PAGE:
Hugh Playfair's Obituary

Posted: 20 August, 2019

Hugh George Lyon Playfair, OBE

1935 - 2017

Hugh Playfair was born in St Andrews, Fife, on 5 December 1935, and educated at Oundle, where his lifelong interest and career in history was first kindled, along with a fascination for church architecture. From Oundle he passed into King’s College, Cambridge, to read history, followed by National Service with the Somaliland Scouts (1957-9), before embarking on a career as a schoolmaster. A Diploma of Education from New College, Oxford, set him up for his first teaching post at Marlborough College, starting in 1960. After eight enjoyable years at Marlborough, he was keen for new challenges and obtained a two-year leave of absence to take up a post at Cranbrook School, little knowing that it would turn into a five-year stay from 1969-74, not least because he soon met Bridget Garland, who would become his adored wife of over 47 years. In Hugh’s words, “It had become quite obvious that my adventure to Australia had been meant for a purpose. The Almighty had blessed me.” At Cranbrook, Hugh became Head of History, was founding Housemaster of a new day boy house, Hone House, and was also master in charge of rowing.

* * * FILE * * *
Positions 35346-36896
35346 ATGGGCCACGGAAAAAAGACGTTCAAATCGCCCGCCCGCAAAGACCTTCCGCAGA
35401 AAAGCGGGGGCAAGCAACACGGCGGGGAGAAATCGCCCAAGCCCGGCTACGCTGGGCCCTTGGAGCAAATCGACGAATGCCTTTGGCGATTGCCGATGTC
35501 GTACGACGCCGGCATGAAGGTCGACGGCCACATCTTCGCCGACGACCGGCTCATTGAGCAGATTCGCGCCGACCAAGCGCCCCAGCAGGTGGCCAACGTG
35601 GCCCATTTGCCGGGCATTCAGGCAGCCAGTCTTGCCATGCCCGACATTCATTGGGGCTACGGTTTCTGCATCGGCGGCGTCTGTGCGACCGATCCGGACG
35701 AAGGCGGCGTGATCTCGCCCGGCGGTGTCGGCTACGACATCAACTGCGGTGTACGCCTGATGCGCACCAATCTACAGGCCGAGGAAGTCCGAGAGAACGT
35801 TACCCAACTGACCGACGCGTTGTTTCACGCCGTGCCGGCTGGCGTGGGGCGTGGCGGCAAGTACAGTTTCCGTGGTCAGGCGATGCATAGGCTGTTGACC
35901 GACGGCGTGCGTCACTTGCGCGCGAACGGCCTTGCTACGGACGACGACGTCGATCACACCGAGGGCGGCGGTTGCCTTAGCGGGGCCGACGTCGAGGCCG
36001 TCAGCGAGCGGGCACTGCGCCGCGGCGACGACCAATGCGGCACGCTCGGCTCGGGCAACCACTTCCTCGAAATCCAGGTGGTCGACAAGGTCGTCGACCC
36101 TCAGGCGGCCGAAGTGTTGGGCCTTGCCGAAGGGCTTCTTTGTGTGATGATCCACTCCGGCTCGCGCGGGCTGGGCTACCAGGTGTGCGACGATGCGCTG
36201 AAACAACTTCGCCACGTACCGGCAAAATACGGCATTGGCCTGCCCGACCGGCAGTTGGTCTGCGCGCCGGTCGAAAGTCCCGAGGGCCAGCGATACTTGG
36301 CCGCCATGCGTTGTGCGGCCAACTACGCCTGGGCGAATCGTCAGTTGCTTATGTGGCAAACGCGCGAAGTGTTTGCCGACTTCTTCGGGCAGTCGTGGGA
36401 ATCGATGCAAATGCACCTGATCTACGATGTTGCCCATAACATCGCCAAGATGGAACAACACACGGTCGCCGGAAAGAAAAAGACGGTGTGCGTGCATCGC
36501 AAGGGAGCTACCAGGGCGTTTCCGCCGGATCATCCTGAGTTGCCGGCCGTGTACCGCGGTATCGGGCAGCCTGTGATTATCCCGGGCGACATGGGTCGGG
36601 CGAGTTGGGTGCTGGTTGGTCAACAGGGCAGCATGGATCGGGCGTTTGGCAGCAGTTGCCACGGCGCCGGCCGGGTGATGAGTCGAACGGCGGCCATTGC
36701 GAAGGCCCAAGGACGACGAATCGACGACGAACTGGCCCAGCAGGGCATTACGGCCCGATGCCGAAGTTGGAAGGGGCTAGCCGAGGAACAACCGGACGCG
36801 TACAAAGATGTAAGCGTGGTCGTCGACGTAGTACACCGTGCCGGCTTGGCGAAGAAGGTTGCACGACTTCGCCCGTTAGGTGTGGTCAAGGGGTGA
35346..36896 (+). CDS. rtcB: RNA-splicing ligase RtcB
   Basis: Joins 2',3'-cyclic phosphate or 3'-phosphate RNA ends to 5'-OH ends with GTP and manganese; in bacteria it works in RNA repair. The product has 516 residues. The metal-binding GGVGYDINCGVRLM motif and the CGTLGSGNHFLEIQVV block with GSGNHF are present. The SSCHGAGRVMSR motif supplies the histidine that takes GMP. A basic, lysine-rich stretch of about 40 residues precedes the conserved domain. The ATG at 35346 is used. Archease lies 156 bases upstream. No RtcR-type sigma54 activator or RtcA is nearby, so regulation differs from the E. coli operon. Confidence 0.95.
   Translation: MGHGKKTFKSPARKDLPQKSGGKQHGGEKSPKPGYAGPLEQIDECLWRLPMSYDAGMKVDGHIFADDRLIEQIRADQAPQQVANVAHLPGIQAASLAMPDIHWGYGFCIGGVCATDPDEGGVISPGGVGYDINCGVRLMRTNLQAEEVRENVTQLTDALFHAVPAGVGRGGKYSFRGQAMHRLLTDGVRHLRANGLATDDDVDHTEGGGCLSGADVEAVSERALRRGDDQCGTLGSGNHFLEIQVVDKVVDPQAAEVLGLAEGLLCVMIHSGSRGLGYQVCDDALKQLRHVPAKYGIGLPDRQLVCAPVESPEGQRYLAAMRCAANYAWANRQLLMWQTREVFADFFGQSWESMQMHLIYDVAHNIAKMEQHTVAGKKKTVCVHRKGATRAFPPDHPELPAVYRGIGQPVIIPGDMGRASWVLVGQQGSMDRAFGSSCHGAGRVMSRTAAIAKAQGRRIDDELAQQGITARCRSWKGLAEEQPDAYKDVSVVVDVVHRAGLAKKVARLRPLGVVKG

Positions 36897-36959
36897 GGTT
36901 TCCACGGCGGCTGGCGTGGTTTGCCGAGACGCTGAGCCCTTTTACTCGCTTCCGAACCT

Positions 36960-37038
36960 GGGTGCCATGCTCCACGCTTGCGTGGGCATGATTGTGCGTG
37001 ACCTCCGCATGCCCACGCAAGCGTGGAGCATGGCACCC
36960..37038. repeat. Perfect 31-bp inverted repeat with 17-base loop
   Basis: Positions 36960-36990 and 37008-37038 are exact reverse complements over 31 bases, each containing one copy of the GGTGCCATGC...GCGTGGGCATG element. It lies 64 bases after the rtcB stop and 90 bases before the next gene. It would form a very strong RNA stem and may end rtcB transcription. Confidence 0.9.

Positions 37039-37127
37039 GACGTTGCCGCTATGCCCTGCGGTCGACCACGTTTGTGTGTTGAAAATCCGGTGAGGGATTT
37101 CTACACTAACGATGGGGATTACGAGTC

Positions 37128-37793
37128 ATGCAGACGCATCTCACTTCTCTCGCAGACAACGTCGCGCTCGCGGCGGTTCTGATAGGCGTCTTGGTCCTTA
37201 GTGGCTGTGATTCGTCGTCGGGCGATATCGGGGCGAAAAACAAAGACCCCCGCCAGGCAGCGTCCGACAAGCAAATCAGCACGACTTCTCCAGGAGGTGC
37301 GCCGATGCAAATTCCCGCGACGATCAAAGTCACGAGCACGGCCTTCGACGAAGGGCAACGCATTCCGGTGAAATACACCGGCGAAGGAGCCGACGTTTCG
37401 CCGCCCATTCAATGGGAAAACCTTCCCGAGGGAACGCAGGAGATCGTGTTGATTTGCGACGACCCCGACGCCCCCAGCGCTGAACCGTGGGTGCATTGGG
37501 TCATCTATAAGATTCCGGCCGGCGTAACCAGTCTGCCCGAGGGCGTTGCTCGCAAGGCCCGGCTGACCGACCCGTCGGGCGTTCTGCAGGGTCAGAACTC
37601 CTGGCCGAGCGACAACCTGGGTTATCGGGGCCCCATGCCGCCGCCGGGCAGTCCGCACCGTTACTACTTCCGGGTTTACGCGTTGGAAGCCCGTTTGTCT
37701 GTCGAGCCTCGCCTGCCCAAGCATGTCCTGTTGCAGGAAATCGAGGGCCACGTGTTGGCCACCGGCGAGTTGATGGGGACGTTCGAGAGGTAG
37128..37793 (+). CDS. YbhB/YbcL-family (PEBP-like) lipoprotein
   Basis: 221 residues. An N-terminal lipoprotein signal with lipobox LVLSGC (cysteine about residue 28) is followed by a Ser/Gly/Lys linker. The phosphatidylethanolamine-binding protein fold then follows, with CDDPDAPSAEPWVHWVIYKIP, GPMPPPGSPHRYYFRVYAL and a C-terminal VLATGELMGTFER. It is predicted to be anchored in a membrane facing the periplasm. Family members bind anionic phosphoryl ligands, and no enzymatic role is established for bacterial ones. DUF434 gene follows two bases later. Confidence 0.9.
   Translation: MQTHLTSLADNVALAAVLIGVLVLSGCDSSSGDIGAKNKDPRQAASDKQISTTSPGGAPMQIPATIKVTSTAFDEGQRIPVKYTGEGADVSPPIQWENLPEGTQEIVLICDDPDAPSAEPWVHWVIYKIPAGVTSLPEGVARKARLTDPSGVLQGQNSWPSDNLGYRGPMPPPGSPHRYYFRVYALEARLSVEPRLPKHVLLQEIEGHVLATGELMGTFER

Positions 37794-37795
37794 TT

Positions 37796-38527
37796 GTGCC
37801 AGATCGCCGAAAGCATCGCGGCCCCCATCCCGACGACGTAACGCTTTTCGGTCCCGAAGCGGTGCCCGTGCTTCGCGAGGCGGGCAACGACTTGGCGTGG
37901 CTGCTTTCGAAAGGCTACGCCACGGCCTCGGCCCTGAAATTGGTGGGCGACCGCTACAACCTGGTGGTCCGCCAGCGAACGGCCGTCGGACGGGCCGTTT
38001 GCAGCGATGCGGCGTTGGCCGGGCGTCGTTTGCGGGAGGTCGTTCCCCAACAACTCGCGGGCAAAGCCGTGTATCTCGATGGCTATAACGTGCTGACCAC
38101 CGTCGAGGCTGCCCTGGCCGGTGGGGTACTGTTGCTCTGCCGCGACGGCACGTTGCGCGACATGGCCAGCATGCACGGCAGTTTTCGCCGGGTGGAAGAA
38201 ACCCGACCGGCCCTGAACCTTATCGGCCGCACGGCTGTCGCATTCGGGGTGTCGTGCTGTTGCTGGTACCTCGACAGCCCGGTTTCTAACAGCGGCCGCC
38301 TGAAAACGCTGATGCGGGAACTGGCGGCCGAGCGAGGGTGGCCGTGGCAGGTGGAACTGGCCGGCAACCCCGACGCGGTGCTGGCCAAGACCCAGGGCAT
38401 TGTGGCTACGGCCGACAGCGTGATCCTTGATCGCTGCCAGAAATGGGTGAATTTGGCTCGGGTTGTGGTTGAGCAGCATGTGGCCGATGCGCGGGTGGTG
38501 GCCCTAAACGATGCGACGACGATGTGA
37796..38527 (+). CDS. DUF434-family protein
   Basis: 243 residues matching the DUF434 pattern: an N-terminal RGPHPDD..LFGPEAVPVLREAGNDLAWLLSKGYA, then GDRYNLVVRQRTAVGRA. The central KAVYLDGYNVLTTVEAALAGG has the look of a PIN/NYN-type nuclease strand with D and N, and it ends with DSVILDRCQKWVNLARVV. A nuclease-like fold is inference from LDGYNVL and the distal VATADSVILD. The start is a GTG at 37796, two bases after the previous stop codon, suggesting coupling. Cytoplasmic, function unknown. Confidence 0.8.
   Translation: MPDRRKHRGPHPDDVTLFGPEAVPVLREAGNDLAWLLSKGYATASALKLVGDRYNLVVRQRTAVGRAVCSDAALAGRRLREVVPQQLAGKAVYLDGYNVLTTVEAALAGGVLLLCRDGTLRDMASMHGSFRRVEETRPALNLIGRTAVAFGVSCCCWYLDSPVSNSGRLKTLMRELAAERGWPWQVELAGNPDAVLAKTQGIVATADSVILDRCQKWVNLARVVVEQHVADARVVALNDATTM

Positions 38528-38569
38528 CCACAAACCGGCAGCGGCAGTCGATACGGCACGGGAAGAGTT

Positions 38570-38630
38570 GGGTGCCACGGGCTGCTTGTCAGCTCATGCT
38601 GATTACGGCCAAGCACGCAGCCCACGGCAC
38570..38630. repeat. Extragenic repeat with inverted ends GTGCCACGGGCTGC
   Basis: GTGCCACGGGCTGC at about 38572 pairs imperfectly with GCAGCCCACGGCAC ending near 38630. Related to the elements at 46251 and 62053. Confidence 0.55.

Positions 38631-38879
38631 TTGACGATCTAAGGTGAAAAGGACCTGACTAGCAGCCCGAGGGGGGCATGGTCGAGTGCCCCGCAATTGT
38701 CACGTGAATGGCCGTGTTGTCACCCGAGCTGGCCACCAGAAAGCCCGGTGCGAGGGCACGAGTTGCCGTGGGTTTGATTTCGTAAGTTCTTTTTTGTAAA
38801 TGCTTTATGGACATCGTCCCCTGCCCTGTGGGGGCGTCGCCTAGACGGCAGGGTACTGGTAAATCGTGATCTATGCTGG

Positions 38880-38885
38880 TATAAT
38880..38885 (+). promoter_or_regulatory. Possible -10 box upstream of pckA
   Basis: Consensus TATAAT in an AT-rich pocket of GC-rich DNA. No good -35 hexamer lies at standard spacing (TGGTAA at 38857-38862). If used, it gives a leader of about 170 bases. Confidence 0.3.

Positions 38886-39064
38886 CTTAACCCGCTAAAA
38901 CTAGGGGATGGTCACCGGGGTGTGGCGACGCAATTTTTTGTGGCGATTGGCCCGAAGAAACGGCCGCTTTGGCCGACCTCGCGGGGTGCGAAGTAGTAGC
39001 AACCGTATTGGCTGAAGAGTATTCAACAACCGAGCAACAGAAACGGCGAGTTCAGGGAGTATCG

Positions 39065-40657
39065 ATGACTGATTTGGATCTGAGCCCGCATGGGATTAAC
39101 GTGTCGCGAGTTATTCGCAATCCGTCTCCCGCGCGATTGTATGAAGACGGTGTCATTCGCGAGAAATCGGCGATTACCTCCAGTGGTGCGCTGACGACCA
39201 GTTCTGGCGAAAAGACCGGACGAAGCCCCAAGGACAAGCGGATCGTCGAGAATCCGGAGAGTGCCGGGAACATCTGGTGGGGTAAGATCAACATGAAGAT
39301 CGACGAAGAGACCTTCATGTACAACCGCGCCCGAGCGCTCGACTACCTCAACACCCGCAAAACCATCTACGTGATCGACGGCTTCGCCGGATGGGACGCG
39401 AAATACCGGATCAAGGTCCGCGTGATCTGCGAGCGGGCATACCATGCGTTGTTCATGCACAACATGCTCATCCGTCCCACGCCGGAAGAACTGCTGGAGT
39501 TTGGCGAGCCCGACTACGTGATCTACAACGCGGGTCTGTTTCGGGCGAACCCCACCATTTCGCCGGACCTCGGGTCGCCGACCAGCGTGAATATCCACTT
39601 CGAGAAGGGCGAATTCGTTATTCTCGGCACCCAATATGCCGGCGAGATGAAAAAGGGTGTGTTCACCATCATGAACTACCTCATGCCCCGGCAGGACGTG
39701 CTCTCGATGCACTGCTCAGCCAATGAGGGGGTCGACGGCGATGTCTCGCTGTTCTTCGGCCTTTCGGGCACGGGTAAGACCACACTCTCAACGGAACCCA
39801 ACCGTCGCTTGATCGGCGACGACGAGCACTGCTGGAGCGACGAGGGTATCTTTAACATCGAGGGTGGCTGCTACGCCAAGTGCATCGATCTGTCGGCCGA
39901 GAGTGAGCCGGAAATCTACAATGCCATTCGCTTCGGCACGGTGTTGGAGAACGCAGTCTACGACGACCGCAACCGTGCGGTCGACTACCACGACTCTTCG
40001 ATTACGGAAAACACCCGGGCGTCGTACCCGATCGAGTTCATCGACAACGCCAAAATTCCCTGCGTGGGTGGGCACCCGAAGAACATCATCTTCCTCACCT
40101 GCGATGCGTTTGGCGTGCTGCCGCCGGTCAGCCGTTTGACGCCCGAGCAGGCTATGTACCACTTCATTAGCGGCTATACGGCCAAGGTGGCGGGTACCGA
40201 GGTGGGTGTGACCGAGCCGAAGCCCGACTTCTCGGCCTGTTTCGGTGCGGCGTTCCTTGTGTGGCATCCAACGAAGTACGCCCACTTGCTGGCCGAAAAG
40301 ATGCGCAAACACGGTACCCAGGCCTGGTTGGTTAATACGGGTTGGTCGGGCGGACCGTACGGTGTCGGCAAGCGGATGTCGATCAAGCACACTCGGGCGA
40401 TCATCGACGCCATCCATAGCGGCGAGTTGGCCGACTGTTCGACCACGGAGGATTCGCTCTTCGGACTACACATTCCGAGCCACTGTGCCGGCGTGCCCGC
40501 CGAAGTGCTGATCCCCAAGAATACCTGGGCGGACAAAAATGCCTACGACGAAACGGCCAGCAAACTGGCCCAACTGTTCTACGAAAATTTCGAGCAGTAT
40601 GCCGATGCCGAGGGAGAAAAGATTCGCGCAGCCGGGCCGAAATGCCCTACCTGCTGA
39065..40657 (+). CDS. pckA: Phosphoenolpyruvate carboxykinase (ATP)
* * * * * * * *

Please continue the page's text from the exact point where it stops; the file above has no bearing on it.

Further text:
The bulk of his career was then spent at Canford School, teaching history, politics and religious education. There his chief interest was the CCF, for service to which he was appointed OBE in 1989.

He took early retirement in 1993 to enable a return to Australia on a Royal & Ancient Golf Club tour to celebrate the centenary of the Royal Sydney Golf Club. Golf was a passion throughout his life, being a native St Andrean. He had joined the club on turning eighteen, following in the footsteps of some forty members of the Playfair family, and won the R&A’s Jubilee Vase in 1954.

His long-standing interest in church history and architecture, together with his calling as a Lay Reader from 1987, led to him becoming Chairman of the Bath & Wells Diocesan Advisory Committee for the Care of Churches for seventeen years, helping churches to repair and reorder their buildings. He also founded the Friends of Somerset Churches and Chapels in 1995 (now the Somerset Churches Trust), and was Chairman for its first ten years. The trust honoured Hugh with institution of ‘The Playfair Prize,’ awarded annually for the best church restoration project in the county. His service to the church was recognised in 2016, when he was nominated to receive Maundy Money from HM The Queen at St George’s Chapel.

Hugh passed away on 22 December, 2017, leaving his loving wife, Bridget, three children, Patrick, Edward and Elizabeth, and five grandchildren. He was the author of a number of books reflecting his interest in family and church history.

An edited excerpt from Hugh Playfair’s “Memories,” written in 2017: